Before the scheduled Autumn budget, advisors and taxpayers alike were bracing themselves for a hike in the rate of Capital Gains Tax (“CGT”) as well as the very real possibility that some reliefs might be withdrawn altogether. For example Business Asset Disposal Relief (“BADR”), known previously as Entrepreneurs’ Relief. When the budget was pushed back to Spring there was an audible sigh of relief but with a number of recent budgets containing surprise announcements, it is important to consider any possible changes ahead of budget day on 3rd March.
Against the backdrop of COVID-19, there is a very real risk that there will be an increase in tax rates to fund the economic support provided by the Treasury during the pandemic. However, more uncertainty is not what the economy needs at the moment. We, had hoped any sweeping changes will be consulted on to allow taxpayers the opportunity to plan if required, but as budget day edges closer with no hint of what is to come, taking action to utilise reliefs and rates as they are now may well be beneficial.
What are the possible changes?
Capital Gains Tax
CGT rates are historically low at the moment, ranging from 10% for basic rate taxpayers up to 28% for higher rate taxpayers on the sale of residential property. There are also some fairly generous reliefs available, including BADR, which can reduce the rate of tax from 20% to 10% on up to £1 million of gains.
The Office of Tax Simplification (“OTS”) recently set out recommended changes to CGT. As well as an increase to the rates (to align with Income Tax rates), the OTS has proposed the following:
- Withdrawing Business Asset Disposal Relief and replacing it with a relief focused on retirement
- Abolishing Investors’ Relief
- Removing the uplift in value of assets on death with the recipient instead acquiring the asset at the original base cost of the deceased
- Reducing the annual exempt amount (currently £12,300) and replacing with a relief for inflationary gains
- Taxing retained earnings in companies at dividend rates rather than CGT on the sale of the shares or when the company is liquidated
Income Tax and National Insurance Contributions (“NIC”)
Income Tax rates are not expected to increase and the Scottish Government have confirmed that Scottish rates will remain the same. However, pension reliefs, which have already been heavily restricted in the past few years could be reduced further, in particular for higher earners.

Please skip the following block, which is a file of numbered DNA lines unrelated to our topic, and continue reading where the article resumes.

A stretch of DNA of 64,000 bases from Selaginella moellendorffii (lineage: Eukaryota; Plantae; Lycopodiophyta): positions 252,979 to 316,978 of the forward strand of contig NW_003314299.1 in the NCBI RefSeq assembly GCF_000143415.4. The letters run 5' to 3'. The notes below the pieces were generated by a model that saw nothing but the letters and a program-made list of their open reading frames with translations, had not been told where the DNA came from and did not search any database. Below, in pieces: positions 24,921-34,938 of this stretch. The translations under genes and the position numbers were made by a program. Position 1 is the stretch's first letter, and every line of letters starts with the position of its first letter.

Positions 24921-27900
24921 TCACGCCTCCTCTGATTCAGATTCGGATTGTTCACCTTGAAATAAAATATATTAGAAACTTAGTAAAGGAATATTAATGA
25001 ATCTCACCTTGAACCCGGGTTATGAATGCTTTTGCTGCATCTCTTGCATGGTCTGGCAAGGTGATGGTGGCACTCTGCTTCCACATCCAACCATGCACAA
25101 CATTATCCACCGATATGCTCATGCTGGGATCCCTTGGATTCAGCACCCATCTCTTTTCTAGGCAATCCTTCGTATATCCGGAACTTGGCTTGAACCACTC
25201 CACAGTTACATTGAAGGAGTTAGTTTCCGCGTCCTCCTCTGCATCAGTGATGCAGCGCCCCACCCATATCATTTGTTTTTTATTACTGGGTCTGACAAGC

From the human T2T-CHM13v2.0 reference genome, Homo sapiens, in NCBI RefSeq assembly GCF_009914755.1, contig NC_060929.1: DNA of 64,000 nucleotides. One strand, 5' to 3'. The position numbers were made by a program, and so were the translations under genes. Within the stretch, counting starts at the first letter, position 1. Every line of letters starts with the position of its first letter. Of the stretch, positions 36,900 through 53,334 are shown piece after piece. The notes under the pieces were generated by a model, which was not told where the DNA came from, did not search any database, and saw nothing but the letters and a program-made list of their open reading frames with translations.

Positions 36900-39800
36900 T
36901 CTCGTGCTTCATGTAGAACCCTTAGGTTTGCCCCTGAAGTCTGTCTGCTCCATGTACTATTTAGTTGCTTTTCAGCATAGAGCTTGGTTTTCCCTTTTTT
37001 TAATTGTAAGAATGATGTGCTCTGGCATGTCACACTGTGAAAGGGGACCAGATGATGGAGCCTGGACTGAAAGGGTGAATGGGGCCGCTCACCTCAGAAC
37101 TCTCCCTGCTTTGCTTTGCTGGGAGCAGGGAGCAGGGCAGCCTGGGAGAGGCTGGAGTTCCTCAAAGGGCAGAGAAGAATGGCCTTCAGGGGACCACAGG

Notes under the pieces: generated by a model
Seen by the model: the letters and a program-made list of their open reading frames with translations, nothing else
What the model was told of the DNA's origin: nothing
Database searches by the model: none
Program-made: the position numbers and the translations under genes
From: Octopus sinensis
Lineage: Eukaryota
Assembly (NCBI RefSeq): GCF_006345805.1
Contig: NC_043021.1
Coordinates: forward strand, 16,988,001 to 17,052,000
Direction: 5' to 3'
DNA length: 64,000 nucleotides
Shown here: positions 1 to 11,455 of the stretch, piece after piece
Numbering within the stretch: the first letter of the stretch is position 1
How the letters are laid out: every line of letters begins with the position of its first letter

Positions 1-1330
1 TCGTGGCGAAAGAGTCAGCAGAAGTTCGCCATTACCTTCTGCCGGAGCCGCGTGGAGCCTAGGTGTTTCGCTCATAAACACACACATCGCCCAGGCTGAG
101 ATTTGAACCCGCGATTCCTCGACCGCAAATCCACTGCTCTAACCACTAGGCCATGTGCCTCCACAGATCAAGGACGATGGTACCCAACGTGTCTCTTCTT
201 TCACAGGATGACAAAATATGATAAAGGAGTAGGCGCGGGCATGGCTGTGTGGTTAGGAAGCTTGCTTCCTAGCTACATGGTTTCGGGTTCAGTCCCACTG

However, self-employed individuals may need to brace themselves for an increase to NIC. The Chancellor has already hinted that the self employed should pay the same level of contributions as those who are employed. Currently the main rate of NIC for the self employed is 9% compared with 12% for employees.
With the rate at an all time low of 19%, it is estimated for each percentage point increase in the rate, around £3.4bn would be raised. With average rates across the G20 being 27%, the rate could increase and still leave the UK in a highly competitive position.
Stamp Duty Land Tax (“SDLT”)
The Scottish Government has already confirmed that the equivalent Land and Buildings Transaction Tax (“LBTT”) holiday will end on 31 March. Speculation predicts that the SDLT holiday may have the same fate.
The Wealth Tax Commission published their report in December and although not entirely in favour of the introduction of such a tax, acknowledged that it could raise as much as £260billion. This could be achieved by levying a charge of 1% for five years on those individuals with wealth exceeding £500,000. Given this would be a first in the UK, and the Chancellor has previously publicly dismissed the introduction of such a tax, this option might be less likely to feature in the budget day announcements.
If you have any further questions, please contact Jill Walker or your usual AAB contact.
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